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This article in AJ

  1. Vol. 103 No. 5, p. 1389-1396
    unlockOPEN ACCESS
    Received: Jan 7, 2011

    * Corresponding author(s): tulsi.kharel@sdstate.edu
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Nitrogen and Water Stress Affect Winter Wheat Yield and Dough Quality

  1. Tulsi P. Kharel *a,
  2. David E. Claya,
  3. Sharon A. Claya,
  4. Dwayne Becka,
  5. Cheryl Reesea,
  6. Gregg Carlsona and
  7. Hyejin Parka
  1. a Plant Science Dep., South Dakota State Univ., Brookings, SD 57007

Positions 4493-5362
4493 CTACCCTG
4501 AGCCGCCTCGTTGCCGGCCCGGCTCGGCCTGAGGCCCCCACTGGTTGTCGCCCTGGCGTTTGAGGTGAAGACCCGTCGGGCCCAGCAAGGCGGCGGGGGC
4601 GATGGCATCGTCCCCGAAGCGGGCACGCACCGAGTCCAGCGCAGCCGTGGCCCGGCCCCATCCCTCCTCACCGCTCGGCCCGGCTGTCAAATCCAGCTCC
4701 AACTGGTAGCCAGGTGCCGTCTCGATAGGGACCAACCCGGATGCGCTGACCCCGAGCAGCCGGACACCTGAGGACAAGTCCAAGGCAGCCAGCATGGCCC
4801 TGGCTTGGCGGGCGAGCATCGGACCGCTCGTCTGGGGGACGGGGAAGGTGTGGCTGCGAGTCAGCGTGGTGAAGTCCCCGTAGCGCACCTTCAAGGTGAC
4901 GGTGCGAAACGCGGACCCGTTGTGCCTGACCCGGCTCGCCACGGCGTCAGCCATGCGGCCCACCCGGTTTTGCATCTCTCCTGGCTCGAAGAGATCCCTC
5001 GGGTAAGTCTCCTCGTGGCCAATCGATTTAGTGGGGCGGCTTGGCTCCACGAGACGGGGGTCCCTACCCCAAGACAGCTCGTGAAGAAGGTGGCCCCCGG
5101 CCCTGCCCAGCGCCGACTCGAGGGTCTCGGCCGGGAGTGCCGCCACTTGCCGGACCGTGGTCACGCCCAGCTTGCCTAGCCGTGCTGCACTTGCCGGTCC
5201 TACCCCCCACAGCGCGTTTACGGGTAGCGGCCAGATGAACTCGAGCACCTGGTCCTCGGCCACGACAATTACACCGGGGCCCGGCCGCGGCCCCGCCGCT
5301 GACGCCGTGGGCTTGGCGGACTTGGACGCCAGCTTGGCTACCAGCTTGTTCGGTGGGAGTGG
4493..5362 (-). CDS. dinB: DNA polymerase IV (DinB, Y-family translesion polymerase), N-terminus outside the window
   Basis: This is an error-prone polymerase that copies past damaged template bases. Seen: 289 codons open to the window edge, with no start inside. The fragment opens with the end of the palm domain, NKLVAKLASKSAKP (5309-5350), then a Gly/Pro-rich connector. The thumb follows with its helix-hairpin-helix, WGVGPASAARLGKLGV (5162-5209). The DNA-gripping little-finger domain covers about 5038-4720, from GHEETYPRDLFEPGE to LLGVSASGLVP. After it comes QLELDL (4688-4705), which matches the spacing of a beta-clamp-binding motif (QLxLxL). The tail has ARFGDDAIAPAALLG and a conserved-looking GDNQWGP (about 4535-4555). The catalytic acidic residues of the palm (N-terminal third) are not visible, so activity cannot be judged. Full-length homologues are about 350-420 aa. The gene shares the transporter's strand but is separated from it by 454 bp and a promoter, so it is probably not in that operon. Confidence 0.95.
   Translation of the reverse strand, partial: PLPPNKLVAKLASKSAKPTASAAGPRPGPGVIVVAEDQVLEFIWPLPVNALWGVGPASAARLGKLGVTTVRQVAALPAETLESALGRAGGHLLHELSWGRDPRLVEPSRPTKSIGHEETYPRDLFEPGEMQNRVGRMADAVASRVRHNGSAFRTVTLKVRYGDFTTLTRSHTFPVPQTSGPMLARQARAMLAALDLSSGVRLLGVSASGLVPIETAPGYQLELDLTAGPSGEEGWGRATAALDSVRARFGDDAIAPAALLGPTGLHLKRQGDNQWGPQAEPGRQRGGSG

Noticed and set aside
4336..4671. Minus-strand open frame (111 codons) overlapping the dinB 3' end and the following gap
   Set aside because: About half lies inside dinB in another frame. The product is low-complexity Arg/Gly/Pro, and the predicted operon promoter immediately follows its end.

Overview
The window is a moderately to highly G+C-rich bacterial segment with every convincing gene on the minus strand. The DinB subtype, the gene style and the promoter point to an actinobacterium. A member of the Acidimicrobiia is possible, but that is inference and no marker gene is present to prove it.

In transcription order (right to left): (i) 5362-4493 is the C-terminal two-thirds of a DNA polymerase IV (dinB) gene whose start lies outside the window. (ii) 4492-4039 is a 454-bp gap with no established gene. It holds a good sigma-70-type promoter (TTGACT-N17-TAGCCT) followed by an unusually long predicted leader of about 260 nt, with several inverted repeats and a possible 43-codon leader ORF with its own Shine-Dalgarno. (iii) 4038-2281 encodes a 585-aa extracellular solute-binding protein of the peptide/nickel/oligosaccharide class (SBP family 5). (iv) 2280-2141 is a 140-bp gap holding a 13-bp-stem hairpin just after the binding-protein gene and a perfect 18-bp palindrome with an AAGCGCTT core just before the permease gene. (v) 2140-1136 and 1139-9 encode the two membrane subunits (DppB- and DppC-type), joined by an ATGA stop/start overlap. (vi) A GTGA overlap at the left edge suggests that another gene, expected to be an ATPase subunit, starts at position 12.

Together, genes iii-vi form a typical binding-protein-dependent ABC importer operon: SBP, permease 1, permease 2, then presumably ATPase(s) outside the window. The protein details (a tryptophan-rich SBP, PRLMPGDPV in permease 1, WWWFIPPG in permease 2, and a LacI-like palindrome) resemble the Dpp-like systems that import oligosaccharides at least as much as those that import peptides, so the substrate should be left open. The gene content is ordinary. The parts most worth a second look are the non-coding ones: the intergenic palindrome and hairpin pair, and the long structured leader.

Nitrogen recommendations designed to increase wheat (Triticum aestivum L.) yields may diminish wheat quality. By understanding fertility management impacts on quality, it may be possible to optimize N recommendations to sites and climates. The objective of this study was to quantify the combined and individual impacts of N and water stress on winter wheat grain yield, grain protein, dough quality, and water and N use efficiency. A field experiment using five N rates (ranging from 0 to 1.5 times the current university recommendation) and two water levels (adequate and deficient) was conducted in South Dakota in 2007 and 2008. Dough characteristics were measured using a farinograph. In 2007, soil N mineralization was high (192 kg N ha−1), supplemental water increased grain yield and grain N use efficiency (GNUE) by 25% and reduced yield loss due to N stress from 1141 to 480 kg ha−1, whereas relative to 0 N, the recommended N rate increased water use efficiency by 21% and reduced yield loss due to water stress from 737 to 481 kg ha−1. These benefits were achieved without a loss of dough quality. In 2008, N mineralization was low (99 kg N ha−1), water did not impact GNUE, and the adequate water treatment had lower grain protein (12.5 vs. 13.1 g kg−1) and arrival (3.3 vs. 4.3 min) and peak times (6.1 vs. 7.8 min) than the deficient water treatment. These findings suggest that the implementation of strategically applied N fertilizer may require improved estimates of N mineralization.

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